Sept. 26-Oct. 9, 2003
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Work begins on new engineering building

Search under way for Engineering School dean
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Library now offers inviting ambience for scholarship
Nursing students expand their borders
Trailblazing against tradition: Web archive offers history of U.Va.’s first African-American students
General Faculty Council strengthening lines of communication
Shenandoah Park over time
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Economic Engine Part 2: Steady growth means steady work for construction firms

Steady growth means steady work for construction firms
Growth at U.Va. powers jobs and business

By Charlotte Crystal

Doug Horn’s father, Jack, came to Charlottesville in 1956 to study civil engineering and play football at the University. He stayed to work in construction, starting his own company in 1979.

U.Va. construction projects, such as the Small Special Collections Library and the Harrison Institute, will pump an estimated $1.1 billion into the local economy and generate about 1,450 jobs.
Photo by Bill Sublette
U.Va. construction projects, such as the Small Special Collections Library and the Harrison Institute, will pump an estimated $1.1 billion into the local economy and generate about 1,450 jobs.

The business found a good mix of work in the area, including projects affiliated with U.Va. From construction of Klöckner Stadium to a renovation of the Medical Center’s Intensive Care Unit to the erection of a new columbarium wall, the company’s projects have run the gamut.

Now Martin/Horn Inc. has about 100 employees, and roughly half work on University-related projects.

“I don’t know if our company would exist without U.Va.,” said Doug Horn, who with his brother, Ted, serves as vice president of the family business, while brother Jack Jr. is president and their father serves as chief executive officer.

Martin/Horn is just one of many companies competing to build projects for U.Va., which has embarked on a construction program that rivals any since its founding. In this decade, the University expects to spend well over half a billion dollars on construction projects that will sharpen and expand its academic, research and entertainment capabilities, while preserving its world heritage Grounds.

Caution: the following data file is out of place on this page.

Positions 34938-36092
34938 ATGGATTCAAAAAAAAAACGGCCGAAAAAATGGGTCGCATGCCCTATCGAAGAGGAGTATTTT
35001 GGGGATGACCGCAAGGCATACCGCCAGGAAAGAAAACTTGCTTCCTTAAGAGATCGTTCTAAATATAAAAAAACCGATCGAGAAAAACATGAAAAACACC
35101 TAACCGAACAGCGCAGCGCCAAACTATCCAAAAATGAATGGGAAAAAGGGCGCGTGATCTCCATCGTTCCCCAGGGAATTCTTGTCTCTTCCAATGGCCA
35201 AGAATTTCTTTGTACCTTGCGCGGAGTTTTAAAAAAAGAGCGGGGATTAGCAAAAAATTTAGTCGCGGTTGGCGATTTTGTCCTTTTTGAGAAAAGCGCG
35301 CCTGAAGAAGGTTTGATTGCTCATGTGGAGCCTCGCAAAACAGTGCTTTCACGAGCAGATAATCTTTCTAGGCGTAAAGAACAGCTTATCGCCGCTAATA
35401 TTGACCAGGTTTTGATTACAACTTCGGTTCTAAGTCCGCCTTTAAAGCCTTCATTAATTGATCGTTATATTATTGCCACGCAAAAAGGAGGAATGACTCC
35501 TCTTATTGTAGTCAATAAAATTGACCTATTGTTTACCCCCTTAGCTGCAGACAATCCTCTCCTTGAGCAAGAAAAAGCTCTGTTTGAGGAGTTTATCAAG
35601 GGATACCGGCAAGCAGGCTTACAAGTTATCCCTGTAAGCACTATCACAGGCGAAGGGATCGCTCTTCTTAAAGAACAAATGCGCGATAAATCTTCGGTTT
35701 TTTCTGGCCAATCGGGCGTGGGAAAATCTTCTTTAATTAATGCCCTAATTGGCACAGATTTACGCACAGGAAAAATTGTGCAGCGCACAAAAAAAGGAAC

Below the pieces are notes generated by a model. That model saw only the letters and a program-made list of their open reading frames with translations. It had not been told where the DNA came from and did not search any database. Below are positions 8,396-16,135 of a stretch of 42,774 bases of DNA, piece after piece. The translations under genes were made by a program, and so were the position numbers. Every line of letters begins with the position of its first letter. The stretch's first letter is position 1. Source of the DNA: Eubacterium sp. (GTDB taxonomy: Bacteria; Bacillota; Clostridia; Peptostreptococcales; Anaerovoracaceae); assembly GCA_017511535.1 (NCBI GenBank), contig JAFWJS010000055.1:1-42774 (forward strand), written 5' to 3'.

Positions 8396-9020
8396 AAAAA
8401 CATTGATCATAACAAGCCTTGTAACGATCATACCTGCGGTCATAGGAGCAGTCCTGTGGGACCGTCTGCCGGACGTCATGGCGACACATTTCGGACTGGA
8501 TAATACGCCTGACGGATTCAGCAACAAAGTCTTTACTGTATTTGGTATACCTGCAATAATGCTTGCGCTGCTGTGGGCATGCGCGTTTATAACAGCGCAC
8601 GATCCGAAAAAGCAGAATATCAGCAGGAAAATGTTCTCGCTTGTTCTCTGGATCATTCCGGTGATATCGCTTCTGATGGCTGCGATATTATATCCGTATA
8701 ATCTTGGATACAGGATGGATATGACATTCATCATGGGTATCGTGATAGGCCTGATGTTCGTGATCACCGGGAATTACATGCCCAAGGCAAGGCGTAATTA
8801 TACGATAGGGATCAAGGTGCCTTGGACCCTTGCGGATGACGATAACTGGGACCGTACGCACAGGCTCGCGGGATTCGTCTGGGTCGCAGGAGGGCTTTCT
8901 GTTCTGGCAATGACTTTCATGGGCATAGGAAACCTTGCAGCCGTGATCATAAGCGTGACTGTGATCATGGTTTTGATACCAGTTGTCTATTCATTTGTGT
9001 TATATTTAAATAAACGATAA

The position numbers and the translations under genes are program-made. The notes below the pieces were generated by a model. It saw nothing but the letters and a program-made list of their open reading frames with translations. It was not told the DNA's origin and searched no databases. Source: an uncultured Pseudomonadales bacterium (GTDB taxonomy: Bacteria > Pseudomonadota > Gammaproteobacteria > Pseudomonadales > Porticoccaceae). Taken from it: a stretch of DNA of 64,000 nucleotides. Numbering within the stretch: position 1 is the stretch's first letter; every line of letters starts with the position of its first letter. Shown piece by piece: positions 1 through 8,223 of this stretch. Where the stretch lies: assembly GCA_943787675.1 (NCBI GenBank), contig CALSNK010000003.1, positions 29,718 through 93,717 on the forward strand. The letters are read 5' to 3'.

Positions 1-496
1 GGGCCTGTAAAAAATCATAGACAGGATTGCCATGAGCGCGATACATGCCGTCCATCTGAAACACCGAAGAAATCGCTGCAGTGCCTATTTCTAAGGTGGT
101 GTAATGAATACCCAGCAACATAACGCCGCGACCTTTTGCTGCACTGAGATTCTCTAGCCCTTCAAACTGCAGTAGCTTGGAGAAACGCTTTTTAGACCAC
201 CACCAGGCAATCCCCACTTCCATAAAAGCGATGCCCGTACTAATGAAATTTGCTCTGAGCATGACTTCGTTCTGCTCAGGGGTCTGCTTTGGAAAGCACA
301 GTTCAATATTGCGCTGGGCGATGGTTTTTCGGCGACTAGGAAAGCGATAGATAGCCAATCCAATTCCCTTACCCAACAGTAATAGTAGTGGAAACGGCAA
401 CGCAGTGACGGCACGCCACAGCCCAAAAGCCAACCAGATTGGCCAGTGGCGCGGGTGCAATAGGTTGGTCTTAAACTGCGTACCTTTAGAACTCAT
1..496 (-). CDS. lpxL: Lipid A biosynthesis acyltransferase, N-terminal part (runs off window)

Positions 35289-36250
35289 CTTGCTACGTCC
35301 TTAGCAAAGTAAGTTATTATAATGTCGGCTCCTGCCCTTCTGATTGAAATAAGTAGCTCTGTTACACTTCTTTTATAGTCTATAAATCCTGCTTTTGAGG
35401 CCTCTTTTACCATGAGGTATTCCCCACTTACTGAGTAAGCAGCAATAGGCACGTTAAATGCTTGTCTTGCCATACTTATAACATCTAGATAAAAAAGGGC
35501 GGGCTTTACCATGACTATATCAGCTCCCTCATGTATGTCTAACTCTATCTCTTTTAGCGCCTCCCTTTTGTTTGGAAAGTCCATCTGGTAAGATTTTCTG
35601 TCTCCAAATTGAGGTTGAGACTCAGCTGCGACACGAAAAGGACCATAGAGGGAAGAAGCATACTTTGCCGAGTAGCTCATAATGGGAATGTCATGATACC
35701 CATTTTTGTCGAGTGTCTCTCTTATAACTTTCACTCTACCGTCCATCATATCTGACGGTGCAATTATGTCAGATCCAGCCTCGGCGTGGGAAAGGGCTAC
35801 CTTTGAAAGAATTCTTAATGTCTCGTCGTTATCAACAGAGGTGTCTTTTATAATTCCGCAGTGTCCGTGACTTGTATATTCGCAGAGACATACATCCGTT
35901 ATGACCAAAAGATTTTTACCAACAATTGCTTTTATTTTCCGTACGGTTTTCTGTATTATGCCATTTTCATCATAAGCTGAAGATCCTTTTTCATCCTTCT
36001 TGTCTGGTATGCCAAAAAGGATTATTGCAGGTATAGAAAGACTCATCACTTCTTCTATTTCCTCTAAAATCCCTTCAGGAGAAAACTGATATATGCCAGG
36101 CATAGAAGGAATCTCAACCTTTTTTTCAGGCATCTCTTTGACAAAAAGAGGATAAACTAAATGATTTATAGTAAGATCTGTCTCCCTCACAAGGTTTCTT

Most of the money the University spends on construction cycles through the metro-Charlottesville economy and into Central Virginia from Harrisonburg to Richmond, according to University and construction officials. And spending is split about 50-50 between materials and labor, said Richard Dickman, contract administration manager for U.Va.’s Department of Facilities Management.

Most materials are purchased locally — within a 50-mile radius of Charlottesville — except for major pieces of equipment that are needed but not produced in Virginia. So, approximately half of the funds spent on University building projects go to pay for building materials at regional retailers and manufacturers, he said.

As for labor, the University taps both in-state and out-of-state industry professionals, hiring architects, engineers and construction companies according to the expertise required for a particular project. Over the past five years, U.Va. has awarded 74 percent of its architectural and engineering contracts to Virginia-based firms, although out-of-state firms generally have landed the larger projects — which usually require more specialized expertise — earning 46 percent of the nearly $87.5 million the University paid in such fees.